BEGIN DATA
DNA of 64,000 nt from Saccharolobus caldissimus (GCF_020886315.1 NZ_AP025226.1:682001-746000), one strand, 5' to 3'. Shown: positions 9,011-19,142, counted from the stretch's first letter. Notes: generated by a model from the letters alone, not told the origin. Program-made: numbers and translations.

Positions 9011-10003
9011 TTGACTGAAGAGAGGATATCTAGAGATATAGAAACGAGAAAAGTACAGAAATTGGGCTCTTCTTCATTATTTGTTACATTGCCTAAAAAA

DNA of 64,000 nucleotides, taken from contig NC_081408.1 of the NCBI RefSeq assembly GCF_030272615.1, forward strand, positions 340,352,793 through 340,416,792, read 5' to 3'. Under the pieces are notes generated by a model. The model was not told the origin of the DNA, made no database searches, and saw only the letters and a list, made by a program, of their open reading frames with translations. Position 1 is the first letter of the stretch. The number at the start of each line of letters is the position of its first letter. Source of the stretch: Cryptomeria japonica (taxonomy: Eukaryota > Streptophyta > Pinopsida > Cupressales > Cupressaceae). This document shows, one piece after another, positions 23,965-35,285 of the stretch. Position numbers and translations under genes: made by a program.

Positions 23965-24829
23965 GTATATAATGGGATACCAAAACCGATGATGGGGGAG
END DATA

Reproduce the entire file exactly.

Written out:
DNA of 64,000 nt from Saccharolobus caldissimus (GCF_020886315.1 NZ_AP025226.1:682001-746000), one strand, 5' to 3'. Shown: positions 9,011-19,142, counted from the stretch's first letter. Notes: generated by a model from the letters alone, not told the origin. Program-made: numbers and translations.

Positions 9011-10003
9011 TTGACTGAAGAGAGGATATCTAGAGATATAGAAACGAGAAAAGTACAGAAATTGGGCTCTTCTTCATTATTTGTTACATTGCCTAAAAAA

DNA of 64,000 nucleotides, taken from contig NC_081408.1 of the NCBI RefSeq assembly GCF_030272615.1, forward strand, positions 340,352,793 through 340,416,792, read 5' to 3'. Under the pieces are notes generated by a model. The model was not told the origin of the DNA, made no database searches, and saw only the letters and a list, made by a program, of their open reading frames with translations. Position 1 is the first letter of the stretch. The number at the start of each line of letters is the position of its first letter. Source of the stretch: Cryptomeria japonica (taxonomy: Eukaryota > Streptophyta > Pinopsida > Cupressales > Cupressaceae). This document shows, one piece after another, positions 23,965-35,285 of the stretch. Position numbers and translations under genes: made by a program.

Positions 23965-24829
23965 GTATATAATGGGATACCAAAACCGATGATGGGGGAG